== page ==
• The car interior is a living space
  • You have to be able to adapt to the mood of the person
  • Design can be achieved by smells and touches
  • Can we liberate the user from carrying technology

All in all it is about making a brilliant experience that showcases that you can use your technology in their technology in the most convenient way possible.

Bentley’s story behind the story

In the last-minute of the clip they show how this complete commercial was recorded with an iPhone5S and an iPad air and the commercial was edited using the iPad on the backseat of the Bentley. If they can shoot a complete commercial using the stuff you normally have in your pockets / suitcase, edit in the Bentley, they show that basically everything you want to do is possible with this car. Just bring your own technology, sit on the backseat and relax.

Some stories work just better when you lift the curtain a little, since it shows what really happens. Bentley shows elegance, not just in telling their story, but in showing how their story is being told.

 

 

Self-service is the predecessor of Drone Delivery: McDonald’s

4 min read

In several countries McDonald’s is adding self-service modules (big touch screens) to it restaurants. Of course self-service isn’t spectaculair and new, there are complete chains of self-service restaurants on the globe. However it is interesting how McDonald’s is introducing these additional screens, and what might be more interesting in the next steps.

Introduce new technology in a human way

McDonald’s doesn’t introduce the self-service touch screen by just putting it there and hoping that you will be using it. They have some hostesses walking around and when things get busy they pick people from the queue with the question if they would like to try something new. So these hostesses are not just introducing something new to get your meal, they introduce you to something new that saves you time. Creating a very positive first interaction with the self-service screen, increasing chances that you will be using it for a second time.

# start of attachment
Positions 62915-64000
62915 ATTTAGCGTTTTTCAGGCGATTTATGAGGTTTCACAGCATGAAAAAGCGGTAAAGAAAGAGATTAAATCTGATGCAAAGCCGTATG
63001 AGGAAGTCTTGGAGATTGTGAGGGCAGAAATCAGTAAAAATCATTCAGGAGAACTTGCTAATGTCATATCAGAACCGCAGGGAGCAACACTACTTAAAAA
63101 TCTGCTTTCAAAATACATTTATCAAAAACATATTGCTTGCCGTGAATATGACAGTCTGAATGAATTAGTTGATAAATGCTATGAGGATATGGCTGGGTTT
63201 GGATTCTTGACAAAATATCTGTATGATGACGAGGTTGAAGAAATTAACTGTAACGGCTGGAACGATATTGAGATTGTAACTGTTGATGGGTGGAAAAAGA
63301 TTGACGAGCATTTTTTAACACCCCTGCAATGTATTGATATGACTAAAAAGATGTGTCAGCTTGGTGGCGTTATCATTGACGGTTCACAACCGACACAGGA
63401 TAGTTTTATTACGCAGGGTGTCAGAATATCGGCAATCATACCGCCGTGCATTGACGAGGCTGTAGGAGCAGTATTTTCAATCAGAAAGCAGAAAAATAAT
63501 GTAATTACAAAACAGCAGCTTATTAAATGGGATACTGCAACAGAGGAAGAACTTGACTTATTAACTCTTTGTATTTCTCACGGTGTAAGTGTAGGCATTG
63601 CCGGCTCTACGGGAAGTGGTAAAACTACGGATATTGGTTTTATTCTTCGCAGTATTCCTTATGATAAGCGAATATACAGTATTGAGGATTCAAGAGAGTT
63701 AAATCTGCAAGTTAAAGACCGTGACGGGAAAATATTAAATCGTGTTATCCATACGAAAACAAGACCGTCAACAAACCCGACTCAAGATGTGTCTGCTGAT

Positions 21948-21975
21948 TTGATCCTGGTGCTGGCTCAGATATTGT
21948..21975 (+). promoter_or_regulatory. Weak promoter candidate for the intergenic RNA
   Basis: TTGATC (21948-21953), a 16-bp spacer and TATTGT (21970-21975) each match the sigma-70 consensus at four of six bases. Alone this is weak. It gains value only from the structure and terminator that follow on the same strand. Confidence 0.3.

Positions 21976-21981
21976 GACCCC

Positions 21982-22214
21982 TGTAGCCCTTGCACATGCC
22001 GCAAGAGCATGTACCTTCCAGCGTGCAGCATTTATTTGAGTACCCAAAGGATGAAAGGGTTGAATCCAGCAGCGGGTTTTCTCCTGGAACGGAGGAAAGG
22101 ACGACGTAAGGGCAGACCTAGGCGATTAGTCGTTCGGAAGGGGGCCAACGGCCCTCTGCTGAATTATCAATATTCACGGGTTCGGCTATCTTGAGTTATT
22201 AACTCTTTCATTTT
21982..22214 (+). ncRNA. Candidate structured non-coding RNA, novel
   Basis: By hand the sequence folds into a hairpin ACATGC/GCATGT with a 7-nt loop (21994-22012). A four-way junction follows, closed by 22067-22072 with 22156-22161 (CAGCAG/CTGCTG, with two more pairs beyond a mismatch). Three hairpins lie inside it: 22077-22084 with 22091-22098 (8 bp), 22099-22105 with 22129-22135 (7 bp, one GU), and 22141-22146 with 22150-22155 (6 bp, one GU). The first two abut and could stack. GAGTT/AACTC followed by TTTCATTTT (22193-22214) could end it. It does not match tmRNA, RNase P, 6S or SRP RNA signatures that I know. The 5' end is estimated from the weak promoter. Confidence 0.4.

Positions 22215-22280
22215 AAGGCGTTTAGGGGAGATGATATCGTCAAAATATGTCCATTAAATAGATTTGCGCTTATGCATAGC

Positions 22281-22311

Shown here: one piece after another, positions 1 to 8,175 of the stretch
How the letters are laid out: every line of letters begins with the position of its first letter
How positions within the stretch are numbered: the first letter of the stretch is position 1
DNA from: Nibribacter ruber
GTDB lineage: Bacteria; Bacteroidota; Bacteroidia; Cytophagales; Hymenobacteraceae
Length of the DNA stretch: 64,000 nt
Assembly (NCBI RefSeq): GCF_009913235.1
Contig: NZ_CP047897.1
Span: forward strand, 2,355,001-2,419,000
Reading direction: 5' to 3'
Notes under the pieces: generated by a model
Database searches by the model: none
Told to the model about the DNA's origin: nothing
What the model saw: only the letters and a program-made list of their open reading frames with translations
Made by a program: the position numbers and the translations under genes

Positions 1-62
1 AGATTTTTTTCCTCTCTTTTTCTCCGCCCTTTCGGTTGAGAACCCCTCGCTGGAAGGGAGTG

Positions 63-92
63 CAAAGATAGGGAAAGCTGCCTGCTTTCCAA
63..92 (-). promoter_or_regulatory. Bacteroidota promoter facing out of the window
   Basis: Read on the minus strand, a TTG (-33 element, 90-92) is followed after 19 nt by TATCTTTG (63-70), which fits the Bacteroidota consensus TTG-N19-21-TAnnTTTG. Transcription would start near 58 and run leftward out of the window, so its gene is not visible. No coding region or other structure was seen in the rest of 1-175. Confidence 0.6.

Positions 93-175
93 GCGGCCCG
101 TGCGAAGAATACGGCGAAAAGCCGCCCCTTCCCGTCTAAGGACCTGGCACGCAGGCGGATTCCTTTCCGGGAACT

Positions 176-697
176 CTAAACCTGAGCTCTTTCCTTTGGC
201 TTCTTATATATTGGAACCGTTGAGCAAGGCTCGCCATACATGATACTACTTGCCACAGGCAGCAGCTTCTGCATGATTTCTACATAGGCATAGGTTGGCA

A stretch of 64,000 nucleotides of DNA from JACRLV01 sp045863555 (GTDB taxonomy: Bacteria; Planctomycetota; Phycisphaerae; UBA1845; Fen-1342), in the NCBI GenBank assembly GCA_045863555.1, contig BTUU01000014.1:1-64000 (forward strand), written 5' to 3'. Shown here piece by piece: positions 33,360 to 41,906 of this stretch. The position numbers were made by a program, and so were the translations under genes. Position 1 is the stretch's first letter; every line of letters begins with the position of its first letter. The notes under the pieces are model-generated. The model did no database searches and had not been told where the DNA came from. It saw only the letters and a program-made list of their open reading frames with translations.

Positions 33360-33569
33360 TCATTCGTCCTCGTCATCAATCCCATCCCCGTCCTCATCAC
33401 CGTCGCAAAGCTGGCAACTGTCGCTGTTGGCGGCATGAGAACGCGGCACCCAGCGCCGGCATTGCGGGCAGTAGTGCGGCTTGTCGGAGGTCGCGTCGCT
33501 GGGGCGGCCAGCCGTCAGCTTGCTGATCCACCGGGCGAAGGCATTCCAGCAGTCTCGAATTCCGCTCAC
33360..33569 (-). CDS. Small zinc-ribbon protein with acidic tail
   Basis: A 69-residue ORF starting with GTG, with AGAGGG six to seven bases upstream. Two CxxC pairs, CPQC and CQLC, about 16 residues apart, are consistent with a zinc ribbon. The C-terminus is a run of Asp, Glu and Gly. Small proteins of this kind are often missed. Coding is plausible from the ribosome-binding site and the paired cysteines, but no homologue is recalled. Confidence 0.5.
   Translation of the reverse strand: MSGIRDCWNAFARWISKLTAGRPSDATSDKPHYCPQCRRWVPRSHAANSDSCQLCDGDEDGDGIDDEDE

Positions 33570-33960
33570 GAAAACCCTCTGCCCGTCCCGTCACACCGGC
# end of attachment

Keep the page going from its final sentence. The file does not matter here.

Also the process is done without exchanging any physical cash, so it reduces the risk on robberies for the McDonald’s also big time.

Next step, more self-service, though what’s next after that.

Of course it is clear that more self-service is the way McDonald’s is going. Not only will people get their order faster, they have to assign fewer people to cash registers and can assign more people on the assembling of orders. Which basically means that they can pay people less because works is getting simpler.

However that is the obvious, which is in some McDonald’s already the case (I happen to visit a small McDonald’s in France and they were already 100% self-service and 100% cashless. Though what is really next. I think the following items are next:

From their screen to your screen

It would make sense for McDonald’s to transition from their touch screens to your touch screen (phone, tablet etc). This way you don’t have to wait for the self-service screen (which would be just moving the queue to a different place in their restaurant) and you can order on the screen that is most comfortable for you. Also you can pay directly via your device instead of inserting your debit or credit card into another machine. Making the process more friction free than it was before.

From up-sell to social recommendations (and beyond)

If you are allowed to use your own device for ordering, why not make it a more personalised experience and make it even more frictionless. Obvious is a login combined with a credit or debit card (or a PayPal like service) so you don’t have to enter this data over and over.